Edits and Rewrites

     I feel like a masochist. Rewrites and edits – what sort of man derives pleasure from this? I’d rather be out playing with rabid dogs. But there is work to be done.
     So the dogs will have to wait.
     Meanwhile I find myself in the middle of rewrites on my new novel (which I believe will be shortened to a novella eventually when all the editing is complete).
     And it’s a massive undertaking. But there is no other way around it; the only way to do it, and do it right, is to sit down and hit it head on. Only I can’t help but feel as if there should be more time dedicated to this process – weeks, months, years. Editing, the first time through, is not merely the process of rearranging a few sentences; or replacing a comma here with a semi-colon there.
     No. I find myself removing whole parts, paragraphs, chapters even; and what is being revealed is a novel which I didn’t see the first time through. The shape has changed. And what has emerged feels like a better novel. The whole thing feels tighter, with the flow and rhythm doing a better job at pulling the reader along. Before there were too many words. Too much waste.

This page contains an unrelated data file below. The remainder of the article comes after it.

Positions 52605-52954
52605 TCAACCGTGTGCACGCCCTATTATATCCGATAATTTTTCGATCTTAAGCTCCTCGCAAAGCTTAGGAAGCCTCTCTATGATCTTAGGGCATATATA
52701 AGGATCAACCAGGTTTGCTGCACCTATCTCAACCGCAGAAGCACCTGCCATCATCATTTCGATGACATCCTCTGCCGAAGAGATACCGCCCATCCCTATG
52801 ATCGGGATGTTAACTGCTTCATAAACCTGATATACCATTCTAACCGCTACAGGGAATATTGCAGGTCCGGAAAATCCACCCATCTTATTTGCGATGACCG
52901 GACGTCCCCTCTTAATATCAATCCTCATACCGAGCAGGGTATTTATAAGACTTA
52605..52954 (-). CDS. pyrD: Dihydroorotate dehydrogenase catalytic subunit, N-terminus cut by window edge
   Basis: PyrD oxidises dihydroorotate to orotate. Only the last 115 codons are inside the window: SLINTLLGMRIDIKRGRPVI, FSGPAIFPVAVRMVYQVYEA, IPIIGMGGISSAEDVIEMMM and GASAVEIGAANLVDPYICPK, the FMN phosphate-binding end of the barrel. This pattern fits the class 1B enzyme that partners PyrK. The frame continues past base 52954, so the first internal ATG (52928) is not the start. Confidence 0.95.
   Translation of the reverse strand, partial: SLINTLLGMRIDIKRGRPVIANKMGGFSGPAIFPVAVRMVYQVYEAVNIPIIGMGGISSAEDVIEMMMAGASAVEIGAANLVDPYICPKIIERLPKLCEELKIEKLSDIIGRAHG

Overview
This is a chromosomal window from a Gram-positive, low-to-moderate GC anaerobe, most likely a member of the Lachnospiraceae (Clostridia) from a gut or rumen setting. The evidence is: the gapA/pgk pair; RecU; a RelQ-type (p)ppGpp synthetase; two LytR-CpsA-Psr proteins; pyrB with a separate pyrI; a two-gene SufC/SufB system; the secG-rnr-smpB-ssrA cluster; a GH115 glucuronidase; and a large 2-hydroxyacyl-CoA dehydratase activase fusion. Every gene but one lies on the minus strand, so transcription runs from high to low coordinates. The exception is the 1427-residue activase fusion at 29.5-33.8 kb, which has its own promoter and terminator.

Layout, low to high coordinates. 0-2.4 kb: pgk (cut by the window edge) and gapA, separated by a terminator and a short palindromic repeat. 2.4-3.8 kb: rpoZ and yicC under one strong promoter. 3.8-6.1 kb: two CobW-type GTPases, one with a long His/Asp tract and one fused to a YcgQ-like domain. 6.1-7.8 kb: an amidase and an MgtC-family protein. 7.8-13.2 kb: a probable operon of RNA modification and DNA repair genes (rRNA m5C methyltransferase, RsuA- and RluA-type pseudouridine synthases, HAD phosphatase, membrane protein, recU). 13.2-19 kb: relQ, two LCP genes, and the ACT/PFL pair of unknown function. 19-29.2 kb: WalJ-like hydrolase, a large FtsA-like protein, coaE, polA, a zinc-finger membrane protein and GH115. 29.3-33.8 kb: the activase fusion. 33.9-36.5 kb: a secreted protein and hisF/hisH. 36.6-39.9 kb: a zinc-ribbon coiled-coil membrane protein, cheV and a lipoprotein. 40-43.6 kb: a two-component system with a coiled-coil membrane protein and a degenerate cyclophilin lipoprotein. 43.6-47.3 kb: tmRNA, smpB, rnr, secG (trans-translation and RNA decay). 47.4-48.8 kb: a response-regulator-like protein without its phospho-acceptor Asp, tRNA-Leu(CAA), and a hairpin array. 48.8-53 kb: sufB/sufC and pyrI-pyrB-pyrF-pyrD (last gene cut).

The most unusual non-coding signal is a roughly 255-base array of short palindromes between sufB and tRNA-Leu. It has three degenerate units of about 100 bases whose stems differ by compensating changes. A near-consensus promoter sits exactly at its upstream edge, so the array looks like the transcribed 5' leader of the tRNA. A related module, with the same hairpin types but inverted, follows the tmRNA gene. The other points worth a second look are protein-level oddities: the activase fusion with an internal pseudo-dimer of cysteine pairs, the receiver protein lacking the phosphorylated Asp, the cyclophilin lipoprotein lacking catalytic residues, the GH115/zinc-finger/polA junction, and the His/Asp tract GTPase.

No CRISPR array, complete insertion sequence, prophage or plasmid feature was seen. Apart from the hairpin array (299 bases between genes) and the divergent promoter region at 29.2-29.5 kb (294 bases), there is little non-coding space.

I hate waste. As a writer I have always imagined myself as a musician, or something resembling a musician. And what I’m writing is a punk rock song. Short. Minimal in its words, each word chosen for its effect and not merely for its style. The reader can’t be allowed to grow bored. Emotions must be evoked. Don’t linger. Throw punches in combinations, hit and keep moving. Always remember – a hundred adjectives used to fatten a line doesn’t make for a better line.
     But editing – even when performed with complete conviction for a better novel, is a frustrating process. Why did I write this? I find myself asking. What purpose did that sentence serve? Or that word? Why that word? That word is all wrong. It breaks the flow and is as out of place as a nun in a whorehouse. It only distracts the reader and pulls them out of the story. So I take a chainsaw to it and dismember the nun.
     Words are lost. Sentences cut. Whole chapters forgotten.
     Edit. Rewrite. Try to maintain the soul while dissecting the body.
     It’s the only way to do it.


2 thoughts on “Edits and Rewrites

  1. ” It breaks the flow and is as out of place as a nun in a whorehouse.” That made me laugh. How does this one feel compared to California Punk?

    • It’s a good old fashion horror story. Something light and fast. When i wrote i was listening to a lot of Misfits. So it has the feel of a fast horror punk song. Which I like. And it’s told from a third person narrative; as much as I enjoyed the first person narrative from California Punk, I believe the first person narrative is over used nowadays.

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